Watch Hill restaurant celebrates a century of dining with a view

Westerly — On the back side of the Olympia Tea Room menu is a long list of people, events and things that have happened since the eatery opened on the street-side level of a seaside boarding house 100 years ago.

Among the items on that list is Albert Einstein's theory of relativity, Prohibition, the first McDonalds, the Beatles, Mickey Mouse, the carving of Mount Rushmore, Neil Armstrong's walk on the moon, women's suffrage, the Vietnam War, Michael Jackson and Clark Gable.

And the list goes on.

A century is a long time, and it is a milestone for any business to have continued that long. 

That's the case with the Olympia Tea Room, the seasonal restaurant at 74 Bay St. in Watch Hill, which is celebrating its centennial.

It has survived the Hurricane of 1938, other major storms, devastating fires and the calamities of being a sea-level property.

"It's a funny little place, that's really the take-away," co-owner Marcia Felber said of the restaurant that she and her husband, Jack, have operated since 1980.

"It's special," she said, "and I'm not exactly sure what makes it special, but it is, and because of that, it is better."

Perhaps it's because the Felbers painted the interior walls pink, put down a black-and-white checkered floor, and have amped up the menu and wine list, creating an establishment where locals and tourists have been joined over the years by celebrities such as Mark Wahlberg, John McEnroe, Meryl Streep, Robert Plant and, most recently, Taylor Swift, who owns a home around the corner.

The Felbers hung chandeliers and oyster shells, have a vintage neon clock over the bar, and filled long and deep window wells with corks — literally thousands and thousands of them — that both the waitstaff and customers toss in after opening a bottle. 

Marcia Felber's original and unusual oil paintings adorn the walls, as well as two single-word signs: one reads "Hope," the Rhode Island state motto, and the other "Temperance," appropriately situated just above the bar.    

It's become a local institution where, on peak days in the summertime, customers will wait an hour or more to get in the door.

There's indoor and outdoor seating, and the location along the village's commercial strip affords a fine view of the sunset over Watch Hill Harbor.

"I think the best part here is that someone can walk in off the beach in a T-shirt and flip-flops, or someone can step off a $2 million yacht, or someone can walk down from a $1,800 hotel room, and all three of those people are happy as clams," said Georgia Felber Jones, Jack and Marcia's daughter, who is an integral part of the Olympia Tea Room and a certified sommelier who oversees the dining room staff and wine selection.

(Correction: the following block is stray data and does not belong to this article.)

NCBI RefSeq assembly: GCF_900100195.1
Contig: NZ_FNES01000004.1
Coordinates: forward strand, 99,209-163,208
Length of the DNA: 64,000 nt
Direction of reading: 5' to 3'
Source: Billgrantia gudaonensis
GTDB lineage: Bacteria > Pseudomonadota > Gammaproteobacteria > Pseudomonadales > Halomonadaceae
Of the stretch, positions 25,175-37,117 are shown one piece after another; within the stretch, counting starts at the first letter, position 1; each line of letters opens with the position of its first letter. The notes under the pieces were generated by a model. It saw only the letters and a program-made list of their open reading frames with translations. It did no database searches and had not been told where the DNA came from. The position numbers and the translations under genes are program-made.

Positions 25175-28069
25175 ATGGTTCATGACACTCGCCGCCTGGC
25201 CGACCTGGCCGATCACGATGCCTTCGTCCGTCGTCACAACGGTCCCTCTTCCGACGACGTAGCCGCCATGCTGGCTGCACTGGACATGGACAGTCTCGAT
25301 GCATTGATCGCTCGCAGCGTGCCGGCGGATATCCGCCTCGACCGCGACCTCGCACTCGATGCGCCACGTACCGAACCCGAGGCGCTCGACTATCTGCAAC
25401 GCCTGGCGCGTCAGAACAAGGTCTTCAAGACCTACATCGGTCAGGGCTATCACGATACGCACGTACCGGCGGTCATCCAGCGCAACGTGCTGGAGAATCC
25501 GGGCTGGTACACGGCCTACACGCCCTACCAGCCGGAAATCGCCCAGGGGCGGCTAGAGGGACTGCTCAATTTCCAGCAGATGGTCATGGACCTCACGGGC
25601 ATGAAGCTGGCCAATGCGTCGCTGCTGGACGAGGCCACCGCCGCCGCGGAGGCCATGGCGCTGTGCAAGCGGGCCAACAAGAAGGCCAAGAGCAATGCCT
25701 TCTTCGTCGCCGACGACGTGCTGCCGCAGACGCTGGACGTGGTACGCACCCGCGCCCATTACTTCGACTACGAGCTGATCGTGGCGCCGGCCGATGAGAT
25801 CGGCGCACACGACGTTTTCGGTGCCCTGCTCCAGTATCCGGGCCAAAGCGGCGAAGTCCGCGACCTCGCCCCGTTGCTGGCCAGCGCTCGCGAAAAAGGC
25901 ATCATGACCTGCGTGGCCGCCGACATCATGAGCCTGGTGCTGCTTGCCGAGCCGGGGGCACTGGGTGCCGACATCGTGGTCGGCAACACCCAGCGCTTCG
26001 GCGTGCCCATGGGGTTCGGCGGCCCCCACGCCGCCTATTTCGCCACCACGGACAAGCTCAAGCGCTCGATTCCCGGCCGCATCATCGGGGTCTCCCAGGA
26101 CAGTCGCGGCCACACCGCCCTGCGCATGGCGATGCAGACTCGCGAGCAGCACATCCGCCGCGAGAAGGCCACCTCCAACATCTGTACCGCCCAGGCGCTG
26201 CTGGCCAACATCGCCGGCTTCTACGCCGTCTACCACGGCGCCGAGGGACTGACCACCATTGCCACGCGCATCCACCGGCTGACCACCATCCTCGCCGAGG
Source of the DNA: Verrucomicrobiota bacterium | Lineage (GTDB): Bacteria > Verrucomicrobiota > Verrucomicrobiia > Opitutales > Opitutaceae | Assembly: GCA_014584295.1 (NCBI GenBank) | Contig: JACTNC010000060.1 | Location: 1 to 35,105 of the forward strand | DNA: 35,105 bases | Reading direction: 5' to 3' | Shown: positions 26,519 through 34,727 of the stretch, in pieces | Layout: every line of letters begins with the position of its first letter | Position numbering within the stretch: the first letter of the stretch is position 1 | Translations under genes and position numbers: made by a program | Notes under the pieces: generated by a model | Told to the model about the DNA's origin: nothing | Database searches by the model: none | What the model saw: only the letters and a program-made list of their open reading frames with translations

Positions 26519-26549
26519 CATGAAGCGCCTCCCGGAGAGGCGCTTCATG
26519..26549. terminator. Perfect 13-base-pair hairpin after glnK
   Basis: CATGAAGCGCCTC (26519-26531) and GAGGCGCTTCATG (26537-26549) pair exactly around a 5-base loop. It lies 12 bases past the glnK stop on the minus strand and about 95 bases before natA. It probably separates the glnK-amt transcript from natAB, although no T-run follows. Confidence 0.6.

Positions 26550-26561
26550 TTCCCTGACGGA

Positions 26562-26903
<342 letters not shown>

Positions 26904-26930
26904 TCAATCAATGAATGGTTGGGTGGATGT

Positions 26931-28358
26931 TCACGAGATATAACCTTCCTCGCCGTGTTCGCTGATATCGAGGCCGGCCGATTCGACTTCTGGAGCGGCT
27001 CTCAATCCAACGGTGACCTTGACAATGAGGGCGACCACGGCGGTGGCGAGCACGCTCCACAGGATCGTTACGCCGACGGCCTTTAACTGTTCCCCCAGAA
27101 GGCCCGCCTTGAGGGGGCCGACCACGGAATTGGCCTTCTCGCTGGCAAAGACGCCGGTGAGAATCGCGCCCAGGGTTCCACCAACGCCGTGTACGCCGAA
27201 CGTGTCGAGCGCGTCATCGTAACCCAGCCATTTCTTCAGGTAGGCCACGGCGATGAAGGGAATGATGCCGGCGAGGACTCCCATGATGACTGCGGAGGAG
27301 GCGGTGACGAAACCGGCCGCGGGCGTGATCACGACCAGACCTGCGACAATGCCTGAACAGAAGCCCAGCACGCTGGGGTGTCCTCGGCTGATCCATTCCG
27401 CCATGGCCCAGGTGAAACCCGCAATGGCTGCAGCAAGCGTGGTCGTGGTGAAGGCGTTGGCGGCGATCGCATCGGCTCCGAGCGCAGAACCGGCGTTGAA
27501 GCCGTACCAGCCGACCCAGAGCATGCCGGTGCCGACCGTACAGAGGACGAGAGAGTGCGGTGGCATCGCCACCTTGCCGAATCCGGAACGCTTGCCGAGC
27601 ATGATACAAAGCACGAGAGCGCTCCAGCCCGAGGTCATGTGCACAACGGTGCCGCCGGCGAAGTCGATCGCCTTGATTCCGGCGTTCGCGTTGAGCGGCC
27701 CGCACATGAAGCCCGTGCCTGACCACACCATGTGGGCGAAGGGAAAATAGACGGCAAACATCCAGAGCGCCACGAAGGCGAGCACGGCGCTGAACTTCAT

She added, "Whoever the customer is, they can find that drink and that meal and that experience that they are looking for and not feel like 'who's that next to me?'"

Jack Felber, a graduate of the Culinary Institute of America, likes to tell people the Olympia is "famous, not fancy, since 1916."

"This funky old interior plays exactly into something that I read years ago that is my restaurant mantra," he said.

"You never want to create such a high level of expectation that you're gonna disappoint anybody," he continued. "But if you exceed that level of expectation, that customer will leave and tell all his friends what a great time he had and it will become a favorite restaurant and he'll keep coming back."

When the Felbers bought the business in 1979, the prior owners, the Tramis brothers, had operated the establishment since 1916 as a soda shop/luncheonette, also selling a few convenience groceries. 

Greta Dilo, the granddaughter of Michael Tramis, said her grandfather immigrated from Albania to America in 1912, when he was 18.

Four years later, he opened the Watch Hill eatery with his two younger brothers, Speros and Theodore, and named it in honor of the site where the ancient Olympic Games were held.

Dilo said her grandfather returned to Albania in 1979 and died two years later.

For years after the Felbers took over the Olympia, customers came looking for "The Greeks" and lamented that they had retired.

Old-timers repeatedly told the Felbers that the brothers gave away Hershey bars and, this year as part of the centennial celebration, the Felbers are handing out chocolate bars, too.

'Why pink?'

By the early 20th century, Watch Hill had established itself as a resort community, with hotels and cottages, and to this day continues to attract tourists.

It is also the location of seasonal and year-round homes for the affluent.

The Olympia Tea Room is located on the site of one of the early hotels. 

Originally the location of the Columbia Hotel that was built about 1890, the Olympia was added later, after the Columbia was heavily damaged by fire and a rooming house replaced it.

In 1916, the Olympia Tea Room opened on the first floor, serving summer residents and visitors to Watch Hill and Napatree Point.

While the Hurricane of 1938 destroyed much of the area, the Olympia survived until a fire in the winter of 1939 almost destroyed it, and razed most of the properties to the east, all the way down to the Watch Hill Carousel.